Indeed, the geographical distribution of the density of Muslim population in the subcontinent flies in the face of the notion that the medieval Indian state could have been even the chief agency of conversion. The highest density is located in four geographical peripheries of the subcontinent: the Kashmir valley in the north, Pakistan in the west, Bangladesh in the east and in the Malabar region down south. That is where the Muslims are, and were, in a majority. These were also the political peripheries of the medieval Muslim state. Kashmir had turned to Islam long before the medieval Indian state reached there in Akbar's reign. West Punjab was a land where the hold of the medieval state was forever disputed and tenuous. East Bengal was seldom under the control of Delhi or Agra either and the Muslim state's reach never extended to Kerala anyway.
On the other hand, in the heartland of the Muslim empire Bihar, UP, Delhi, East Punjab for nearly six centuries the Muslims never exceeded around 15 per cent of the total population. Significantly, the massive conversions amounting to about a 50 per cent rise from about one in six to one in four of the population occurred between the second quarter of the 19th century and 1941, the last census before the partition, when the British ruled here. And overall, a fraction less than 25 per cent of the population had converted from the arrival of Islam in India to about the time of the partition.
Massive as these conversions are, two things stand out: if the medieval Indian Muslim state had taken upon itself the role of the religious zealot, it could not have been satisfied with converting just about one in every six inhabitants; and, the process of conversion was so slow, spread out over such long stretches of time and almost imperceptible that medieval historians and litterateurs, both Hindu and Muslim, failed to notice and record it, except as sporadic events.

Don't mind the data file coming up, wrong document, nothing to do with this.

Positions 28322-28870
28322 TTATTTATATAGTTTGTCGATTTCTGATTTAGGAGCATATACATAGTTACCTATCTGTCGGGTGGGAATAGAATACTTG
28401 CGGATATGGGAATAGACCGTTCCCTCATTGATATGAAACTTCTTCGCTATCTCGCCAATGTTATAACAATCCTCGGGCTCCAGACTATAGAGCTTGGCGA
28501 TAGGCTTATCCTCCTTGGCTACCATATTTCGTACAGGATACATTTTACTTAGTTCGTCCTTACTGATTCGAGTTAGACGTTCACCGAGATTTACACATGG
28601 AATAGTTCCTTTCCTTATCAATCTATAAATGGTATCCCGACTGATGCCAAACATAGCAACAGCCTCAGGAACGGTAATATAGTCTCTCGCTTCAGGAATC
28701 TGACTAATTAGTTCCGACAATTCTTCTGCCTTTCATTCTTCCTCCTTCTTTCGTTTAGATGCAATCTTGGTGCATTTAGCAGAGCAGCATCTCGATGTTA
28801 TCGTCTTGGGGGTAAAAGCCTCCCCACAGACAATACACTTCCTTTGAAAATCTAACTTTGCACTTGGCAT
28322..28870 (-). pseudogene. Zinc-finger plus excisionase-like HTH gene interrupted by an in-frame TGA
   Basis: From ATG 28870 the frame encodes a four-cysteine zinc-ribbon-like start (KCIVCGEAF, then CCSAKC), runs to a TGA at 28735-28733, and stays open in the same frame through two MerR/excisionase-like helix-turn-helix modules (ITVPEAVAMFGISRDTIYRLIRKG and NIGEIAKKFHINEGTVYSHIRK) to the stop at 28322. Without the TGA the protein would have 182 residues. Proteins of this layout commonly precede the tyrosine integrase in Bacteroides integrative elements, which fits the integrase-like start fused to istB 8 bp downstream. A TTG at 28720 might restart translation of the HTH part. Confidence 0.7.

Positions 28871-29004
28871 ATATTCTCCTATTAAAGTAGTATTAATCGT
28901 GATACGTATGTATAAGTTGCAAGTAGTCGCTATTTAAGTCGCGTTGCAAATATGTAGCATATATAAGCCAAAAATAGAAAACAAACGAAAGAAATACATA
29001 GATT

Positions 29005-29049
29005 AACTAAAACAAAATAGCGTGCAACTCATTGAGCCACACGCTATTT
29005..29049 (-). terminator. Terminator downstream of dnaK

It is this slow, stretched out process that explains the persistence of a wide spectrum of pre-Islamic, sometimes even anti-Islamic, customs, ceremonies, values and mores among the converts. Historian Ghulam Ahmad Tabtabai, writing in the 1780s, noted that the Muslims celebrated Holi as much as the Hindus. And Mirza Qateel a little later said that except for the Afghans and fanatics among Muslims, everyone played Holi and celebrated Diwali. But much more significant is the fact that militancy has never found much civil support either among the Hindus or Indian Muslims. It, therefore, becomes understandable that all the assaults on temples, mosques and dargahs in the past few years with the clear intention of inflaming communal passions and inciting violence have failed to provoke a single incident of rioting.
The Indian Muslims are thus a part of that all encompassing civilisation of which tolerance of difference is a central feature. The offence that Islamic militants have caused to this civilisation and to the Muslims in the process is now being confronted with protests from within the community.
One happy result of these happenings is the gradual lifting of the siege mentality with which Indian Muslims have lived for a long time. The seeping realisation that peace lies in reaching out, rather than sulking in isolation from the other communities, bodes well for us all. It has the capability to erode the hold of other forms of communalism as well.
The writer was professor of history at JNU, New Delhi.